The lawyer said damages for the breach of privacy could be as high as £300,000 but that the award for the infringement of copyright could far exceed that because the Duchess is entitled to seek “an account of profits” – that is any profit made by Associated Newspapers as a result of articles using her letter to her father.

    A hearing would have to assess what profits were made by the publisher’s as a result but could potentially be huge.

    In the year ending September 2019, covering the period when the letter was published in February, Associated Newspapers made a pre-tax profit of £59 million and after tax of £47 million. A court would have to decide the extent of the profits the newspaper and website made from publishing its articles on the letter.

    Mr Justice Warby, who heard the summary judgment application over two days at the High Court, said the Duchess had a “reasonable expectation” that the contents of her five-page letter would remain private.

    “The majority of what was published was about the claimant’s own behaviour, her feelings of anguish about her father’s behaviour, as she saw it, and the resulting rift between them,” he said. “These are inherently private and personal matters.”

    The judge said the “only tenable justification” for publication would have been to correct some inaccuracies about the letter contained in an article in People magazine.

    The article, headlined The Truth About Meghan, was based on anonymous interviews with five of her friends and provided the first public reference to the letter.

    Mr Justice Warby went on: “The inescapable conclusion is that… the disclosures made were not a necessary or proportionate means of serving that purpose. For the most part they did not serve that purpose at all.”

    He added: “Taken as a whole, the disclosures were manifestly excessive and hence, unlawful. There is no prospect that a different judgment would be reached after a trial.”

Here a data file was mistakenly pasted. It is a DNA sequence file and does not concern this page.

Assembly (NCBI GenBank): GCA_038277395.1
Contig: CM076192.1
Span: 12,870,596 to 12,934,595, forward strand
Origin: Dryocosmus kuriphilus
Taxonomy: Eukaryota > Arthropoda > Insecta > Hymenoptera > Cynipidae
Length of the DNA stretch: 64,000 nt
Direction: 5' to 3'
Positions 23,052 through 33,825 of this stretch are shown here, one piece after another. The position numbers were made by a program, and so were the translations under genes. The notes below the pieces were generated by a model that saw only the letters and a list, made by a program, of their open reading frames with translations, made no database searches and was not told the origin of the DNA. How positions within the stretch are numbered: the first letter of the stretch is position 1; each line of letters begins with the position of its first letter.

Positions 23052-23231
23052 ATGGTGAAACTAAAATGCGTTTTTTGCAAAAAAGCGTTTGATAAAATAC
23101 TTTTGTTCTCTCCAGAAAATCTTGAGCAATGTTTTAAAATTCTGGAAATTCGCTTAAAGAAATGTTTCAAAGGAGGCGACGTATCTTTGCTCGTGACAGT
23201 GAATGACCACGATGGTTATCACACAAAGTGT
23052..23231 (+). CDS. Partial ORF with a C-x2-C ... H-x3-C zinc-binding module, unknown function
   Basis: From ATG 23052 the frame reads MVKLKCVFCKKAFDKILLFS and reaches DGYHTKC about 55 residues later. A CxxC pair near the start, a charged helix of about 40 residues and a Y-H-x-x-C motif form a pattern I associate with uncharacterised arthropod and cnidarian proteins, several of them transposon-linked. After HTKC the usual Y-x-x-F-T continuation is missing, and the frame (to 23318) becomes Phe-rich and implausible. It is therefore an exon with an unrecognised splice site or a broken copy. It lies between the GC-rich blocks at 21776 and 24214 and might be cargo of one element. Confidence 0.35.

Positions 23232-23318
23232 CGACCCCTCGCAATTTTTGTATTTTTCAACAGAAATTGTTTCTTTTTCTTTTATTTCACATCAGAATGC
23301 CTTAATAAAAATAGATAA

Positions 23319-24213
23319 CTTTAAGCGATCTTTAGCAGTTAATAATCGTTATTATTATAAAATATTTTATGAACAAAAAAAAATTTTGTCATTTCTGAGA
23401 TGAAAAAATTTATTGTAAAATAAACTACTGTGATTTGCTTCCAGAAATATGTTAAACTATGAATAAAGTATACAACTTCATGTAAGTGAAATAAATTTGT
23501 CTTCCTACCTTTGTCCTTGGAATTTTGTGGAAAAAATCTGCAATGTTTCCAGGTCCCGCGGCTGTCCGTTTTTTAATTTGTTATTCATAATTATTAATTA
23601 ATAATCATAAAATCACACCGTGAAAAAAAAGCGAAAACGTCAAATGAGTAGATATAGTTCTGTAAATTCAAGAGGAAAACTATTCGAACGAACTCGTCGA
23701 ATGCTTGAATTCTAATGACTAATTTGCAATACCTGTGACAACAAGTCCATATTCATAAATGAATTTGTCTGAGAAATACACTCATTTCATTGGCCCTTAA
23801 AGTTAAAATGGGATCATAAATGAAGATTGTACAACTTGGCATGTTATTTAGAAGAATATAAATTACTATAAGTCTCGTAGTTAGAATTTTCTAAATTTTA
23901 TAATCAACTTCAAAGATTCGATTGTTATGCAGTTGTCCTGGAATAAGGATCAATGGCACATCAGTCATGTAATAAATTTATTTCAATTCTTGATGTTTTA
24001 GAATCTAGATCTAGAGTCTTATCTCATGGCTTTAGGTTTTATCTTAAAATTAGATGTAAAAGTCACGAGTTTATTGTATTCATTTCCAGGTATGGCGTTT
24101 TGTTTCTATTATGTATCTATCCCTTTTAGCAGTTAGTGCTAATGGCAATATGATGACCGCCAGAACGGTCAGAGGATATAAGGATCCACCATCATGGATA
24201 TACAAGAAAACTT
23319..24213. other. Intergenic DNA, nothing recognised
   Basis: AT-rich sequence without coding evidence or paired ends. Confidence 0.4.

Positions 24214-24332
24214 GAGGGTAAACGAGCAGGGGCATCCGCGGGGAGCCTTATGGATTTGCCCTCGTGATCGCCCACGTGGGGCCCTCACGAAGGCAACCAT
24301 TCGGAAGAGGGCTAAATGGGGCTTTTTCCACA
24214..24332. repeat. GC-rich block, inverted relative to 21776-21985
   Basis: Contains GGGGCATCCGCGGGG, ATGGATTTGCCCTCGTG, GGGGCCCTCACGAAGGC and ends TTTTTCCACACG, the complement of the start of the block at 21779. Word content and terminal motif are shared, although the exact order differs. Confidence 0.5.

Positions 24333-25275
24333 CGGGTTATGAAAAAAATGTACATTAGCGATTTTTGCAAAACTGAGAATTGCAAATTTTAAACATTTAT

The judge also found that the newspaper articles infringed the Duchess’s copyright as they “copied a large and important proportion of the work’s original literary content”.

    But he acknowledged there was a question over whether she was the “sole author” amid claims the Kensington Palace communications team helped write it.

    The judge said a partial trial on the copyright could go ahead but warned Associated Newspapers against the wisdom of doing so.

    “The Court regards the defendant’s factual and legal case as occupying ‘the shadowland between improbability and unreality,” he said.

    Despite the breach of privacy ruling, the judge published previously unseen extracts of the letter in his 53-page judgment, insisting it was necessary to explain his conclusions.

    They included a reference to her desire to protect the privacy of future children and Thomas Markle’s attempt to cover up the fact that he staged paparazzi pictures.

    “We… told you if we tried to protect you from the story running (something we’ve never attempted to do for anyone – ourselves included) that we wouldn’t be able to use that strength to protect our own children one day,” she said. “Even knowing that you said it wasn’t true.”

    The Duchess also berated her father for his “obsession with tabloid media” and said his fascination had turned into paranoia about how he was portrayed.

    “To suffer through this media circus created by you is all the more devastating,” she added, revealing that she “refuses to read any press”.

    In a lengthy statement released after the ruling was handed down, the Duchess accused the Mail on Sunday of “illegal and dehumanizing practices” and said such “tactics” had been used too long without consequence.

    “I share this victory with each of you—because we all deserve justice and truth, and we all deserve better,” she said.

    Mark Stephens, a leading media and human rights lawyer with Howard Kennedy solicitors, said: “This is a bad day for press freedom and a good day for the Duchess. Nobody saw this judgment coming. People expected this to go to trial and test the evidence.”

    Steven Heffer, head of media and privacy law at Collyer Bristow, said: “This is a great victory for the Duchess and clearly the Mail on Sunday would have loved the drama of a big trial of which they are now deprived.” He said the newspaper was always likely to lose the case because this was “always a very private letter”.